In chemistry there's a concept called a “half-life.”
From what I understand, the half-life is the amount of time that it takes for radioactive material to decay to the point where it's giving off half as much radiation as it did on day 1.
This happens at a very steady, predictable rate.
Well, emails have a “half-life” too.
And it's useful to keep this in mind when you're planning out an email course or series.
This is relevant to a question I got from subscriber Sarah :
I have a free email course I'm getting ready to launch. It's 6 days of learning, not including the sales emails that will go out afterward. Do you recommend sending an email every day and doing the whole thing in six days? or every other day (12 days)? They're not the world's shortest emails.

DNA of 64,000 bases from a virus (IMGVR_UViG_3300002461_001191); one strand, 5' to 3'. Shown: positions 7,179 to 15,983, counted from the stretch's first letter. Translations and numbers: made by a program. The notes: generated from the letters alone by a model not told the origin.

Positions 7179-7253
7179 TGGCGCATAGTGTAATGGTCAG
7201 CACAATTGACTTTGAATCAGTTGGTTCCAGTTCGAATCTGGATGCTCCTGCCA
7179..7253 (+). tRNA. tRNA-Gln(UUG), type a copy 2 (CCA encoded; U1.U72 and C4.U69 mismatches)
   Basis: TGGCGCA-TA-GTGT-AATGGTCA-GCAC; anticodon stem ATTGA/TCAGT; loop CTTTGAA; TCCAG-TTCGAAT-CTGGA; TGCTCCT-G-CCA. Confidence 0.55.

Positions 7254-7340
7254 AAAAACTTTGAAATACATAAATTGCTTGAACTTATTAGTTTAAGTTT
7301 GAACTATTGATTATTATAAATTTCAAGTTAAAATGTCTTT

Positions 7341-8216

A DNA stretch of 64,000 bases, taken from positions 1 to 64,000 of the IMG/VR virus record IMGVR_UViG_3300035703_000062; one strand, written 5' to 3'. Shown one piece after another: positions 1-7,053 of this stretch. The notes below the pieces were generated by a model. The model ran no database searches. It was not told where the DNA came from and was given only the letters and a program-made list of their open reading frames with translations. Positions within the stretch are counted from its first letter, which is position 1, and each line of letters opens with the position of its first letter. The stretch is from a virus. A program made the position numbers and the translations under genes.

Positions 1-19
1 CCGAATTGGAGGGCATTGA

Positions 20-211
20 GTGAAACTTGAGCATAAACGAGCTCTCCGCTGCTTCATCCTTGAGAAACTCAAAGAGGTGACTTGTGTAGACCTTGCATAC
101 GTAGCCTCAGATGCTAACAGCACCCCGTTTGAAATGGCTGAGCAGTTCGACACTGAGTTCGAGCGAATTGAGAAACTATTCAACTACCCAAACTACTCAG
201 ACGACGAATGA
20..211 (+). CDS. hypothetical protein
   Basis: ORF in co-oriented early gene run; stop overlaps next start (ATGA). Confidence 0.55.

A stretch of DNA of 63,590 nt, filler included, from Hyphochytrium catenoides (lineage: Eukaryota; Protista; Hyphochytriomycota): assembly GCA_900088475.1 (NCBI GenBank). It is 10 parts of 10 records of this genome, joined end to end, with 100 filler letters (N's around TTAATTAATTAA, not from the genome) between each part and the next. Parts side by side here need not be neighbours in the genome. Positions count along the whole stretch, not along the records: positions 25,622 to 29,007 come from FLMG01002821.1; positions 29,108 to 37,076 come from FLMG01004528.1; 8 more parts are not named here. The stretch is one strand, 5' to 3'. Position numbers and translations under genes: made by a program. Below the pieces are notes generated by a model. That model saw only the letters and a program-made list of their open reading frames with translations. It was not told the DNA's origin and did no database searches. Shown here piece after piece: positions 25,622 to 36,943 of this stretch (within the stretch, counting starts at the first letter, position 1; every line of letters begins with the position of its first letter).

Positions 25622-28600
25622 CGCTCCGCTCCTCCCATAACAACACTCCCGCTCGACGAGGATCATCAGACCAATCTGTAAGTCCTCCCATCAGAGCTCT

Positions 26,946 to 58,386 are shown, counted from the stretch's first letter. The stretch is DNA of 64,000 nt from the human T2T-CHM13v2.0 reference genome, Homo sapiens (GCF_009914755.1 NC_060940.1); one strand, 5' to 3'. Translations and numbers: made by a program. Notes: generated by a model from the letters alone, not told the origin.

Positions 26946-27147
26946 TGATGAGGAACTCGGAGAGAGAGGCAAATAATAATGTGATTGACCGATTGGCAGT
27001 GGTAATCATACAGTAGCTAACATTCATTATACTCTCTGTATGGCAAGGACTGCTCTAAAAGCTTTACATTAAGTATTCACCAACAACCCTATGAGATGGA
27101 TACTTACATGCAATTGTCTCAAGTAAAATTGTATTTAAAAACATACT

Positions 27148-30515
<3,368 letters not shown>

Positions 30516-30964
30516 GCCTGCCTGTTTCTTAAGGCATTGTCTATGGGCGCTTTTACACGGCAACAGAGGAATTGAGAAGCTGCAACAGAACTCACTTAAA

This is an easy one:
Send the emails back to back to back.
There's not much to gain from waiting an extra day between messages.
Individual emails have a “decay rate” in terms of open and clicks.
My experience is that you get most of the response within the first 24 hours.
Sarah's question made me curious, though, so I took a peek at several of my recent broadcast emails to get more specifics.
Here's what I found:
74% of opens and clicks occurred in the first 24 hours.
And another 15% came in the second 24 hours.
Only 11% came after the first 48 hours.
This pattern is consistent across multiple broadcasts.
I don't have access to hour-by-hour data, but based on the above I'd put the “half-life” of an email around 8-12 hours.
To Sarah's question, the length of the email isn't really a factor.
It's more a question of pure marketing “chemistry.”
If they haven't read your email within 24 hours, they're unlikely to see it.
And it's better to keep the email train movin' rather than wait for the stragglers to catch up.